When Wilson Academy of Applied Technology opened in 2016, I knew as the principal and instructional leader that Project Based Learning (PBL) was needed in our school.
The origin of our school was to be an early college high school that would revive and innovate the traditional trade school. We were created to spark interest in technical jobs that were being left open in our community.
Knowing our school’s focus, I believed PBL’s real-world, inquiry-based process would allow my students to solve problems related to the life we are constantly trying to prepare them for in the future. While I was sold, it was an uphill battle with my staff.
The battle wasn’t over their disbelief in the purpose of the instructional strategy, but how to effectively implement it and still teach the standards. So, each year, we have revamped, repositioned, and redefined our work. After much trial and error, we have concluded that our strongest projects are those that do not require manipulation of the standards. Before this conclusion, the frustration came when teachers tried to make the standards fit with the project.
Now, my number one expectation is that teachers plan for the standards first. If the project doesn’t speak authentically to the meaning, purpose, and teaching timeline for the standard, then that is not the project for the class. In North Carolina, every state course has standards specifications. So, the length and depth of the project should correspond with the percentage of focus and depth of the standard. This makes the experience authentic to the learning process that needs to occur.
Fast forward to 2019, when we feel that we are finally starting to optimize the potential of this process.
We were able to have our freshmen students solve a real-world problem from one of our local industry partners, Weener Plastics. This company makes caps and closures for many household products like Axe and Softsoap bodywash. For this project, our students would be solving a problem using the Lean Six Sigma DMAIC process. Weener Plastics had actually solved the problem earlier in the year, so we were able to get real data to help guide the conversations with our students.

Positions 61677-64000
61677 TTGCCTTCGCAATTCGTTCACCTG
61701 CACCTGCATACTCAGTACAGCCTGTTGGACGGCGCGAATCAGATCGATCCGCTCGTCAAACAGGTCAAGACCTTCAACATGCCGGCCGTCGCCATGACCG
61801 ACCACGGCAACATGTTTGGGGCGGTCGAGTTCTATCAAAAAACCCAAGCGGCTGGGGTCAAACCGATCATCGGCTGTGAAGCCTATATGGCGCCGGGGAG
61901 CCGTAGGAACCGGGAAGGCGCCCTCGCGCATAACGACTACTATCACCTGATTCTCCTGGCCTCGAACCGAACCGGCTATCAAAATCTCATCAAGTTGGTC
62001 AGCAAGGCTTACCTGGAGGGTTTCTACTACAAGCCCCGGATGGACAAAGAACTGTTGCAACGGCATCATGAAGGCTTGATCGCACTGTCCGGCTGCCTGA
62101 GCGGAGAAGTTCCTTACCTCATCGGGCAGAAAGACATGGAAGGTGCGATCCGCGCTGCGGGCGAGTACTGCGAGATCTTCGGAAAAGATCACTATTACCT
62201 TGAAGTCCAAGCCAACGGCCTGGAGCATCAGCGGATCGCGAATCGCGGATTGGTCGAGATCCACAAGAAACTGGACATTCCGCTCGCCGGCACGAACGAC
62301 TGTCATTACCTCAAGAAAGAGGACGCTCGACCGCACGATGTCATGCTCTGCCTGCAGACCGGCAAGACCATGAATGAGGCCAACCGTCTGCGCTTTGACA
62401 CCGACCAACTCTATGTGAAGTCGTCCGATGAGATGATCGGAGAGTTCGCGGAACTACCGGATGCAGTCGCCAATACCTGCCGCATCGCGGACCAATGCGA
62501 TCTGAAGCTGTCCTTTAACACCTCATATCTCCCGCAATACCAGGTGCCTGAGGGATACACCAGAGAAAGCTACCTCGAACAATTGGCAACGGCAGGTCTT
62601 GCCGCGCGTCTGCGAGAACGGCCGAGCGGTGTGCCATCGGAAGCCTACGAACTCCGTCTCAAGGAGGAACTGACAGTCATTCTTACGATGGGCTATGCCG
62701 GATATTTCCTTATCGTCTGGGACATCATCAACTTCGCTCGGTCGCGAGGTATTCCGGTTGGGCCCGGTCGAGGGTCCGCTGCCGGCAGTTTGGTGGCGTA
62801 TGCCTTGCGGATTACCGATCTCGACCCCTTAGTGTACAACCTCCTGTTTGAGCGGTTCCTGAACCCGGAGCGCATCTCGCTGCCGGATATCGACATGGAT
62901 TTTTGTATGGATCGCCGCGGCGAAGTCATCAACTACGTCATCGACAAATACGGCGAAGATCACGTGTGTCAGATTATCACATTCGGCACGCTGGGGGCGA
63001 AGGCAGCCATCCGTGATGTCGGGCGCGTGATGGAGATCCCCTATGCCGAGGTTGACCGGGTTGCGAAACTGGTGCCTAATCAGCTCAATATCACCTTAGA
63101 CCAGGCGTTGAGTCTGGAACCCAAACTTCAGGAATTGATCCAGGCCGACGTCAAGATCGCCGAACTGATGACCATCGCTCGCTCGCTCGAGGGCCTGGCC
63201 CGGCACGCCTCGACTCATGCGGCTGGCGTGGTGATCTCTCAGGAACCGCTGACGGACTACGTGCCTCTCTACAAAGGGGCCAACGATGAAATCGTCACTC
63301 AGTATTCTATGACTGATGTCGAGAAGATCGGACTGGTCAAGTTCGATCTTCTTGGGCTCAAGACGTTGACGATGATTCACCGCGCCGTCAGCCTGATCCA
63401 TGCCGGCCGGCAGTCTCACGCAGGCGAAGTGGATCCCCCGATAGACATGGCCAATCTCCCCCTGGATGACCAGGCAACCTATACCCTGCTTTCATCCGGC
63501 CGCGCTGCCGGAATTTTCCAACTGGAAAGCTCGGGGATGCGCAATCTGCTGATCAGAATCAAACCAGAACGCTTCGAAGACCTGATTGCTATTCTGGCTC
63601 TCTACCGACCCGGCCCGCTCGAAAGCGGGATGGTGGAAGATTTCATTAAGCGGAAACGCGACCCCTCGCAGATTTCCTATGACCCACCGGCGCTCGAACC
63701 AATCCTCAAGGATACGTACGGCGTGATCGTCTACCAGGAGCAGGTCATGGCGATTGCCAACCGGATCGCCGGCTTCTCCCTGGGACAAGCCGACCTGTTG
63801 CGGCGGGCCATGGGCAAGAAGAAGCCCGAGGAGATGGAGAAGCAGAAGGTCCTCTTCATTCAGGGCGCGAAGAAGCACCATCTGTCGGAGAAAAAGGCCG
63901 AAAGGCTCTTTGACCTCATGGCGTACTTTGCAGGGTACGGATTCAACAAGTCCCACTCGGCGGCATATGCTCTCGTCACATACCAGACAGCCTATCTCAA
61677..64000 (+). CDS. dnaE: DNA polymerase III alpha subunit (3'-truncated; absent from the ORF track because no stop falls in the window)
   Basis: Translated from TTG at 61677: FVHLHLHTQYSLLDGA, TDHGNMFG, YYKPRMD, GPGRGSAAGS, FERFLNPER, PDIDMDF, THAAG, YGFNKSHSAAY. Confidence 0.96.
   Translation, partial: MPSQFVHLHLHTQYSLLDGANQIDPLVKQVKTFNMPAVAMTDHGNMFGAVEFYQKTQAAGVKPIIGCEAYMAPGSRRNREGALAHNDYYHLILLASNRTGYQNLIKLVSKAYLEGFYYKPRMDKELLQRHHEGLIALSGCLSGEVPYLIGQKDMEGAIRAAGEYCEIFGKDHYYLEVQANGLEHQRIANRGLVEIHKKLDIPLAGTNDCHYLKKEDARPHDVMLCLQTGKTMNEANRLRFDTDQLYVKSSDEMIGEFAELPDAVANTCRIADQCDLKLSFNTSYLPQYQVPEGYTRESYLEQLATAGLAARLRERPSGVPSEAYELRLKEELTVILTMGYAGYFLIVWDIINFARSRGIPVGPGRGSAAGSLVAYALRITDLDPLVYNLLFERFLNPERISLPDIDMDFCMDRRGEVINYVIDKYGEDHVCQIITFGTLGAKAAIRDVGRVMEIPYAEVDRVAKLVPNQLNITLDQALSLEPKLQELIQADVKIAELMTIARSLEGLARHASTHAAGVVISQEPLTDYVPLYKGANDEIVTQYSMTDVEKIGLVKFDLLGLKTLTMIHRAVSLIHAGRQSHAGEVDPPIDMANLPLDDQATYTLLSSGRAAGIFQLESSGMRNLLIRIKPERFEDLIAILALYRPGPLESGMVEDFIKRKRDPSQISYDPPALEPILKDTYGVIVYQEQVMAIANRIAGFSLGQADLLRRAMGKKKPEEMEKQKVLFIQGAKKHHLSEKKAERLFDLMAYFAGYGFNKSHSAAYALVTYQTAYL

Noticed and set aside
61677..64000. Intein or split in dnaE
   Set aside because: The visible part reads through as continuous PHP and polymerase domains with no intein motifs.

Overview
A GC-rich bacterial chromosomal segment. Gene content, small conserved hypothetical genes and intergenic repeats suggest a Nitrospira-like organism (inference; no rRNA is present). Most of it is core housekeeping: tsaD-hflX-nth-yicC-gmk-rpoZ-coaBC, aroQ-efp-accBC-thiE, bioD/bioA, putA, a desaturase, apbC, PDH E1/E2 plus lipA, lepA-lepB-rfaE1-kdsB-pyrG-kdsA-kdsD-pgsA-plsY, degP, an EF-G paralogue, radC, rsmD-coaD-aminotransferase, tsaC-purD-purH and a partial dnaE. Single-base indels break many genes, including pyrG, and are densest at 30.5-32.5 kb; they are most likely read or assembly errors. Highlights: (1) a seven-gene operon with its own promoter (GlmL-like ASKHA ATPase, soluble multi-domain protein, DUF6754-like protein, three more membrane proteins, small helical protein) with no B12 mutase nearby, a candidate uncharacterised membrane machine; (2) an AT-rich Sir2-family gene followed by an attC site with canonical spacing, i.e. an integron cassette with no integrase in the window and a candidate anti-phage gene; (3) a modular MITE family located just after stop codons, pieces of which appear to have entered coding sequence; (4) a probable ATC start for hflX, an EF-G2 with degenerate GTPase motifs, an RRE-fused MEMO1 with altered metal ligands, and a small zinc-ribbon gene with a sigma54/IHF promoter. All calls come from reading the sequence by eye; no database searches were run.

The issue was with their French’s Ketchup bottle caps. The valves had the potential to pop out of the cap, which would be a costly and dangerous problem if this happened in the hands of the consumer. So, with the help of the company’s former president, Ryan Gladieux, students learned about this issue first-hand by watching a video of him setting up the problem. Over the course of a month, we planned a kick-off, a discovery day for the students to experiment with the bottles and valves, and workshop days for them to create their problem-solving pitch for Mr. Gladieux and other business leaders in our community.
The project connected to the content and standards from the students’ classes.
It was also a real problem that a company just a few miles from our school had to solve, so the students immediately bought into the project because the real-world application and relevance was present.
All freshmen students were taking Advanced Manufacturing 1. The foci of the course standards are quality and safety, which were the overarching problems the company was trying to solve for French’s. Students created charts about the torque and other measurements in their Math 1 class. Lastly, in English, they were able to sharpen their persuasive and argumentative skills through creating the final presentation and infographic that would be shared with the leaders of Weener Plastics.
So, what seemed like a daunting task three years prior was now coming together like a well-oiled machine. During the showcase our industry partners were wowed at how the students were able to articulate their potential solutions to the problem. While students could argue multiple solutions, one group actually solved the problem with the same solution as the engineering team at Weener Plastics.